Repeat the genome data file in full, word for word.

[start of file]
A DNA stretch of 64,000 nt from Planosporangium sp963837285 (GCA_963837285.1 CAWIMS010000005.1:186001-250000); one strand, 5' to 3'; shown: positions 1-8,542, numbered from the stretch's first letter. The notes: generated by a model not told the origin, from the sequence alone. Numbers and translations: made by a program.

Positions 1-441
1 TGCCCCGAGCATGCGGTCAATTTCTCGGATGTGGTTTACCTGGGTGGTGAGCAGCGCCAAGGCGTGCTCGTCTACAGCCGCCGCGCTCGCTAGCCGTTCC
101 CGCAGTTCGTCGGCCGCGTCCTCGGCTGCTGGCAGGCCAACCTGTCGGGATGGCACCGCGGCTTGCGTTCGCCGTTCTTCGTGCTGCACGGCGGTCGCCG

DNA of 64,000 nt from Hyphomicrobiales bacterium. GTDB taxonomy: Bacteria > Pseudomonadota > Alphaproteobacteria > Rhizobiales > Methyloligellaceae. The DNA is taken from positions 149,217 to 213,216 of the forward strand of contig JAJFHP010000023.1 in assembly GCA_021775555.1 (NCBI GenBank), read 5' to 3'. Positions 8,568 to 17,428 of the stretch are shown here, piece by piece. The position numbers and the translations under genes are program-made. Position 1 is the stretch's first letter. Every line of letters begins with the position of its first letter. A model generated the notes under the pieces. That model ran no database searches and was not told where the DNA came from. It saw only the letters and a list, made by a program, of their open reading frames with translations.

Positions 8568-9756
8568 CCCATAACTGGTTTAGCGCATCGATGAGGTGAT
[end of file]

A DNA stretch of 64,000 nt from Planosporangium sp963837285 (GCA_963837285.1 CAWIMS010000005.1:186001-250000); one strand, 5' to 3'; shown: positions 1-8,542, numbered from the stretch's first letter. The notes: generated by a model not told the origin, from the sequence alone. Numbers and translations: made by a program.

Positions 1-441
1 TGCCCCGAGCATGCGGTCAATTTCTCGGATGTGGTTTACCTGGGTGGTGAGCAGCGCCAAGGCGTGCTCGTCTACAGCCGCCGCGCTCGCTAGCCGTTCC
101 CGCAGTTCGTCGGCCGCGTCCTCGGCTGCTGGCAGGCCAACCTGTCGGGATGGCACCGCGGCTTGCGTTCGCCGTTCTTCGTGCTGCACGGCGGTCGCCG

DNA of 64,000 nt from Hyphomicrobiales bacterium. GTDB taxonomy: Bacteria > Pseudomonadota > Alphaproteobacteria > Rhizobiales > Methyloligellaceae. The DNA is taken from positions 149,217 to 213,216 of the forward strand of contig JAJFHP010000023.1 in assembly GCA_021775555.1 (NCBI GenBank), read 5' to 3'. Positions 8,568 to 17,428 of the stretch are shown here, piece by piece. The position numbers and the translations under genes are program-made. Position 1 is the stretch's first letter. Every line of letters begins with the position of its first letter. A model generated the notes under the pieces. That model ran no database searches and was not told where the DNA came from. It saw only the letters and a list, made by a program, of their open reading frames with translations.

Positions 8568-9756
8568 CCCATAACTGGTTTAGCGCATCGATGAGGTGAT